East Asian Affairs · Political Theory

The Case Against Shooting Down North Korea’s ICBM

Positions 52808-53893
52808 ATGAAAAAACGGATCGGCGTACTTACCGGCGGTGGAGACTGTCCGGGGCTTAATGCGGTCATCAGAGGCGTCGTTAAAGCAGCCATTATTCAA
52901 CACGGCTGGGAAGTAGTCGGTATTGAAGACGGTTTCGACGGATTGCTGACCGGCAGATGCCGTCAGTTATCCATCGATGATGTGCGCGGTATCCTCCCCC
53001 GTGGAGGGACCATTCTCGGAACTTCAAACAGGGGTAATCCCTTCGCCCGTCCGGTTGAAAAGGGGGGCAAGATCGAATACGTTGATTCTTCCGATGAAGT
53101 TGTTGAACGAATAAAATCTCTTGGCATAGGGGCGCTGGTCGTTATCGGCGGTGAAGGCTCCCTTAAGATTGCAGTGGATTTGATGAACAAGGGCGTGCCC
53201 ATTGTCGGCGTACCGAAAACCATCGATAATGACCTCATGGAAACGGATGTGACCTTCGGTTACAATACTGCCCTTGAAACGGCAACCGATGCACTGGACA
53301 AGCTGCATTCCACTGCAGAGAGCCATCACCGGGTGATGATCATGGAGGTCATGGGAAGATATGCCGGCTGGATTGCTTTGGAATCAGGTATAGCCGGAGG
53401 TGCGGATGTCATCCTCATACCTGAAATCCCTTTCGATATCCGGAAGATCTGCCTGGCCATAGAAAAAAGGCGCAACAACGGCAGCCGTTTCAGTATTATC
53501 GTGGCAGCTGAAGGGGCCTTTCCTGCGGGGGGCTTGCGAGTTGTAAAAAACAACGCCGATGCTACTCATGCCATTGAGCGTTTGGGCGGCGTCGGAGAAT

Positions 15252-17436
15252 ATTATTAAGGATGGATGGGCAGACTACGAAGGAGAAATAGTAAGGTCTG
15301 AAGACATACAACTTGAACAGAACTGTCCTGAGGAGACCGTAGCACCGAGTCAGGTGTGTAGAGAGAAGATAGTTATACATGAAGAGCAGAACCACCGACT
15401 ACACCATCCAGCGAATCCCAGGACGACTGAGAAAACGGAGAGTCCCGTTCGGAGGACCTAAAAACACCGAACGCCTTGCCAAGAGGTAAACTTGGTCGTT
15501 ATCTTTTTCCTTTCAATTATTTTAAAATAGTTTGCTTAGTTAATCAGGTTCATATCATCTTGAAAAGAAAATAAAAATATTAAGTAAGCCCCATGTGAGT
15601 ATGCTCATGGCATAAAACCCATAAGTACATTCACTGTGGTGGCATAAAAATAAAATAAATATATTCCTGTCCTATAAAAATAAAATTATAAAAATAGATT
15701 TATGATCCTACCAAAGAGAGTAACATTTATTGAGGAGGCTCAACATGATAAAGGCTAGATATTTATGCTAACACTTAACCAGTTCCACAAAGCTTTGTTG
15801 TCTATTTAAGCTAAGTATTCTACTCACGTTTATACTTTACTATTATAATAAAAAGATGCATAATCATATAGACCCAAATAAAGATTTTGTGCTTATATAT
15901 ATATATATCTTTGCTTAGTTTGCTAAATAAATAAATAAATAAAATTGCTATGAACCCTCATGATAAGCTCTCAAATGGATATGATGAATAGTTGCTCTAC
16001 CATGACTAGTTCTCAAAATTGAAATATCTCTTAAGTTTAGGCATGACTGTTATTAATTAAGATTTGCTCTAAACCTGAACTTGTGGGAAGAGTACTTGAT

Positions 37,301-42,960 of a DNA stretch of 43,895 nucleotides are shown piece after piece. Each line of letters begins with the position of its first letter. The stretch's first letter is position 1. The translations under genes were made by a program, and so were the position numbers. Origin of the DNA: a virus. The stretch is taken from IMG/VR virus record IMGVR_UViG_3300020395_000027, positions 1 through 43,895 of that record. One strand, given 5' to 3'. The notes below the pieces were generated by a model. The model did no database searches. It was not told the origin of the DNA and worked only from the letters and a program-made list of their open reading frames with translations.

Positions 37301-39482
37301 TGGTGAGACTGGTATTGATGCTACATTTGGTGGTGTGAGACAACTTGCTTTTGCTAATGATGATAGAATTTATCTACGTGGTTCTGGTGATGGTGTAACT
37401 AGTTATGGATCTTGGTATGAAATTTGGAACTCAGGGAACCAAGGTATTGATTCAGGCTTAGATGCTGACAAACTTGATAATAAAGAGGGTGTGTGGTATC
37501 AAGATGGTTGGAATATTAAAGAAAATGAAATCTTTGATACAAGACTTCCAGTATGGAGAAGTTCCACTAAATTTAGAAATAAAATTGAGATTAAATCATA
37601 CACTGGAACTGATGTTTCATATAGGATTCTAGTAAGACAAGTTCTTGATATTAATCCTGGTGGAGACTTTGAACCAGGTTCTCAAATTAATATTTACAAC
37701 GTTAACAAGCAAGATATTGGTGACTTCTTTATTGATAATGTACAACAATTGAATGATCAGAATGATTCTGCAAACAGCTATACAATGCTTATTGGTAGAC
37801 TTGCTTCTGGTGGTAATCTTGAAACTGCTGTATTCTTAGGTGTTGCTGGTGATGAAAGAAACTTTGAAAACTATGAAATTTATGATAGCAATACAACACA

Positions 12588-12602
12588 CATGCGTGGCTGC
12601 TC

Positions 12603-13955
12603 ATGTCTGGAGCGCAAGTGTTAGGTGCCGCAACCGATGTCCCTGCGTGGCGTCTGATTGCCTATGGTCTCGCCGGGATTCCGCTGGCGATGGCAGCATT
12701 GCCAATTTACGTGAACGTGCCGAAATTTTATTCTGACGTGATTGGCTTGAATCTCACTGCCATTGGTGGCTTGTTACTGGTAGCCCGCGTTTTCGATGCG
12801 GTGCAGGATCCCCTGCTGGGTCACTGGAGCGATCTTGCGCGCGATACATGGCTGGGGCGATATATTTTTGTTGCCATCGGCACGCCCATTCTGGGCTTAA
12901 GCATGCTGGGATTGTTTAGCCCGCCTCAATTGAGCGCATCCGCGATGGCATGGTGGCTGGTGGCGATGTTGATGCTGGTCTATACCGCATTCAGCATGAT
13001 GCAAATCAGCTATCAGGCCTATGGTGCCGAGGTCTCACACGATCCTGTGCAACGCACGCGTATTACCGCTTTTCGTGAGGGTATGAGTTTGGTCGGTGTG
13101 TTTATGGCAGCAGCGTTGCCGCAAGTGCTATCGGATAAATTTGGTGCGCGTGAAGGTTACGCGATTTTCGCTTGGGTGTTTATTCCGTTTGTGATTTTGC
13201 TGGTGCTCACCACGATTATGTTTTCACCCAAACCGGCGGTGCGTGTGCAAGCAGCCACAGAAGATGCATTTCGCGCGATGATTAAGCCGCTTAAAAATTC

In a much talked about New Years speech, Kim Jong-Un told his country, and the world that his country, the DPRK, was in the “final stages” before the testing of an Intercontinental Ballistic Missile, or ICBM. So then the question is what’s next, or more simply, what to do about it? In this author’s view the idea of simply shooting the ICBM out of the sky seems simple enough, however the geo-political consequences, and repercussions could be disastrous for the United States, and its friend and ally in the region the Republic of Korea. Should we indeed decide to shoot the missile out of the sky using the newly installed THAAD missile defense system in the ROK we can count on a multitude of almost certain reactions. One is the sealing off of any hope of being able to systematically engage with the DPRK on issues of mutual importance, including their nuclear weapons program. Once we’ve shot down the missile we can also expect for the ROK to accelerate rather than shelve plans to assassinate Kim Jong-Un in a commando raid on Pyongyang which could trigger a larger conflagration. The idea that China, and Russia will respond to the first ever real world launching of the THAAD platform on their doorstep in North East Asia is wholly plausible. We can expect for them to respond with robust, and coordinated actions which would seek to negate the existence of the THAAD in South Korea, and also bolster a mutual ally in North Korea. This means more bomber fly overs, more covert activities like the one in 2012 which resulted in the assassination attempt on United States ROK ambassador Mark Lippert, as well as a strengthening of Russo-Sino bonds in other areas of mutual cooperation. Needless to say I am against the idea of shooting down the ICBM should it even become a viable target for one simple fact: Negotiations. The talks which have been going on during the interim of the Obama administrations final months in office have facilitated nothing and it seems by all accounts that the Trump Administration is equally not willing to stray from either the six party talks, or the bilateral talks between the U.S. and China which were set up by the erstwhile Obama administration. However a new Bush Center report authored by some of the same people who came up with the six party talks during the early days of the George W. Bush administration, have released guidelines which the Trump administration would be well to heed. Chief amongst these suggestions is not reviving the six party talks which have been defunct for the entire Obama administration. By getting fresh “Trumpian” eyes on the situation, and with Trump’s insistence to consummate “The Art of the Deal” hopefully we can see our way through such a harrowing episode without risking American prestige or foundering the new administrations already tenuous political capital.

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